Why is Asia the Future of International Higher Education?
“The Education Hub” Concept
While governments and institutions of countries all over the world are attempting global approaches to higher education, many Asian countries effectively transformed these goals into policy over the past decade by establishing themselves as centers of international education specifically designed to accommodate transnational students. In doing so, they challenge the status of conventional leaders, such as the United States, the United Kingdom and Australia.
Consider the case of the United States: a longtime leading destination for international students, the country began to experience a small decline in popularity at the close of the 20th century as shows a research from the United National Educational, Scientific and Cultural Organization (UNESCO). Over the corresponding period of time, the number of students bound for Asia grew from a meager six percent to a more prominent 11 percent. Experts attribute this shift, which can also be seen in European nations, to two factors: the struggling economy and the implementation of stricter student visa regulations.
Following the concept of Europe’s Bologna Process, which was created to promote regional cooperation among higher ed institutions, Asian countries have recently been seeking out cross-border higher education opportunities which represent even greater growth potential.
Singapore Steps Up
Despite collaboration initiatives, and in addition to vying for economic and international higher education dominance, Asian countries are also competing for regional supremacy. Singapore in particular has quickly increased its presence in the Asian international higher education market. While some countries have picked up on the “education hub” concept as a branding mechanism, Singapore has focused on strategic planning, knowledge and innovation. The success of government initiatives including “Global Schoolhouse” and “Singapore Education” has made the country a premiere center for international higher education, and a model for others — both regionally and globally.
Furthermore, Singapore’s government and institutional policymakers aren’t unaware of the traditional struggles faced by the country’s graduates to attain high-ranking international leadership positions. They are responding to this problem with a reformed educational environment engineered to create future global business leaders from the country’s own alumni pool. Read more about studying in Singapore.
Enticing a Future Workforce in Hong Kong
Hong Kong is also revealing itself as a key player, thanks to a government commitment to generating new regional talent. International students are not only welcome as students, but also as eventual members of Hong Kong’s dynamic workforce. Hong Kong offers a uniquely strategic location — proximity to potential superpower China –which makes it particularly appealing to students looking for an edge in the growing Asian economic market, and who are more than willing to pay top dollar to get an early foot in the door. This makes sense: Hong Kong emerged from the economic shakedown relatively unscathed and maintains both high employment and graduate employment rates. Not to mention its growing status as a global center for entrepreneurship and startups looking to establish a central home base or expand internationally. Read more about studying in Hong Kong.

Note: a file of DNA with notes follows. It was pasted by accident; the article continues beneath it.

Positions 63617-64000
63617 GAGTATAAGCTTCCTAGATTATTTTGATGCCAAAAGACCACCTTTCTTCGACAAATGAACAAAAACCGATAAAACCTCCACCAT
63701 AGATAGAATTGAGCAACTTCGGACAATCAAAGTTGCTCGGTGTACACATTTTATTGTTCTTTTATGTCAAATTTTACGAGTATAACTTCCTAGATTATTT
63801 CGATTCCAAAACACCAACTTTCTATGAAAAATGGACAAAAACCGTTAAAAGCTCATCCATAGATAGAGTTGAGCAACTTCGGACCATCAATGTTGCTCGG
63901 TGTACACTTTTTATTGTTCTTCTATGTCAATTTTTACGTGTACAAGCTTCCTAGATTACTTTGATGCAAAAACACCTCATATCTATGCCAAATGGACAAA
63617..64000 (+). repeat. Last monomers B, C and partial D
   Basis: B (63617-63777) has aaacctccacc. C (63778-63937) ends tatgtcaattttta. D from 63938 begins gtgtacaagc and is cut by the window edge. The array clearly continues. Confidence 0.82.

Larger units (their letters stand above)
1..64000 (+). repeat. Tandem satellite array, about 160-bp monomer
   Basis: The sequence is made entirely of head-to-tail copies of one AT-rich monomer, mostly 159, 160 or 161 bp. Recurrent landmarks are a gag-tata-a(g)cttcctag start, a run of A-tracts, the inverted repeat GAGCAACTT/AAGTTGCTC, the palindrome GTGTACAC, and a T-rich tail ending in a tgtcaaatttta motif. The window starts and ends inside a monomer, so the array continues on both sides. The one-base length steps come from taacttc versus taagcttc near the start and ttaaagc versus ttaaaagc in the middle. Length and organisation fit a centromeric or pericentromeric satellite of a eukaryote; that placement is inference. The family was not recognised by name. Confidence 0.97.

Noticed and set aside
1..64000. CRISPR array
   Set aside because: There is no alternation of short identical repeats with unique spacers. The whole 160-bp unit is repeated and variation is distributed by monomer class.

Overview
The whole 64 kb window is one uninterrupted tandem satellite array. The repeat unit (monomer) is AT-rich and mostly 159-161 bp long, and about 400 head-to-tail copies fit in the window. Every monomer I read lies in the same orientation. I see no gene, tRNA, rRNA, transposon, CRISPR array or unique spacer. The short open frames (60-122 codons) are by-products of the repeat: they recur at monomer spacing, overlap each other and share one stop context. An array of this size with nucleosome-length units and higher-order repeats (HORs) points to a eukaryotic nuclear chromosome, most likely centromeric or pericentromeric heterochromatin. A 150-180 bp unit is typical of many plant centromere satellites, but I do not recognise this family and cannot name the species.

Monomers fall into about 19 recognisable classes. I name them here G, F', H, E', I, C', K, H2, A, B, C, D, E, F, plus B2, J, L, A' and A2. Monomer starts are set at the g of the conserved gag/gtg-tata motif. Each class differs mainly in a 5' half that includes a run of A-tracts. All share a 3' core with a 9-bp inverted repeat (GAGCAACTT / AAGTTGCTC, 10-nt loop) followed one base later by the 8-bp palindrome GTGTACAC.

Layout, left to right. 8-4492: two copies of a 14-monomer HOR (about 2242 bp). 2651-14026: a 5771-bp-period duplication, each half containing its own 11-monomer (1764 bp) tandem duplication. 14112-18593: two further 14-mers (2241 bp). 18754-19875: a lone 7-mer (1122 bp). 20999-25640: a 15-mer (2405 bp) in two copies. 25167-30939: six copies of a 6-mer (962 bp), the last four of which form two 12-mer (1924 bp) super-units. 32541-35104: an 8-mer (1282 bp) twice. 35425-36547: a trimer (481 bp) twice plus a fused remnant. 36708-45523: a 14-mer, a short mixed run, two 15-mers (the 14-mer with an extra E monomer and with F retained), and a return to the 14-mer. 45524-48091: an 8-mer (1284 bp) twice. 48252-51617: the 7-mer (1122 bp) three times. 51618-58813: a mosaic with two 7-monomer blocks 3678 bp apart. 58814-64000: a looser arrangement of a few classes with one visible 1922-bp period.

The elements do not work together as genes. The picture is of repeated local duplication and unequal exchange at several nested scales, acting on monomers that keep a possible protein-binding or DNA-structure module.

A Shortcut to Success
The success of Asian countries in entering the higher education market is credited by many to a unique approach which runs counterpoint to that of the traditionally dominant Western countries. While the big three (AKA the U.S., the U.K. and Australia) have typically focused on recruiting international students along with their revenue, entities like Singapore and Hong Kong have instead focused on importing branch campuses of internationally renown institutions. In other words, by partnering with reputable foreign institutions rather than funneling money directly into their own programs, these countries have not only gained legitimacy but also fast tracked their development. Programs such as the dual MBA degree at the Chinese University of Hong Kong / University of Texas Austin, the MBA/Masters Fashion Business from IFA Paris / Shanghai / Polimoda Florence, and the dual MBA program from the Chinese University of Hong Kong / HEC Paris are amazing opportunities to graduate from both institutions. This continual push originates from the economic sector, suggesting that the endgame is not entirely about education itself, but also about the resulting workforce boon. Read more about dual degrees here.
Establishing the Foundation
To credit East Asia’s rising prominence in higher education solely to an economic push, however, fails to acknowledge measurable growth at the primary and secondary levels. PISA (the Programme for International Student Assessment) recently announced the results of its annual global study focused on the academic performance of 15-year-olds and East Asian countries claimed all seven top positions.
Many developed Asian countries now consistently score at the top of international tests with Singapore, in particular, is making waves due to its bilingual system, multiculturalism and proportionately poor immigrant demographic. Its success is credited to the interconnectedness between the country’s economy and education, as well as support for teachers and the promotion of highly competitive higher education programs. In fact, education — from the earliest years through university — is runner up only to national defense in terms of government priorities, in addition to being highly prized by the citizens themselves. While the U.S. may have set the original standard, the evolution of East Asian countries may generate substantive educational reform.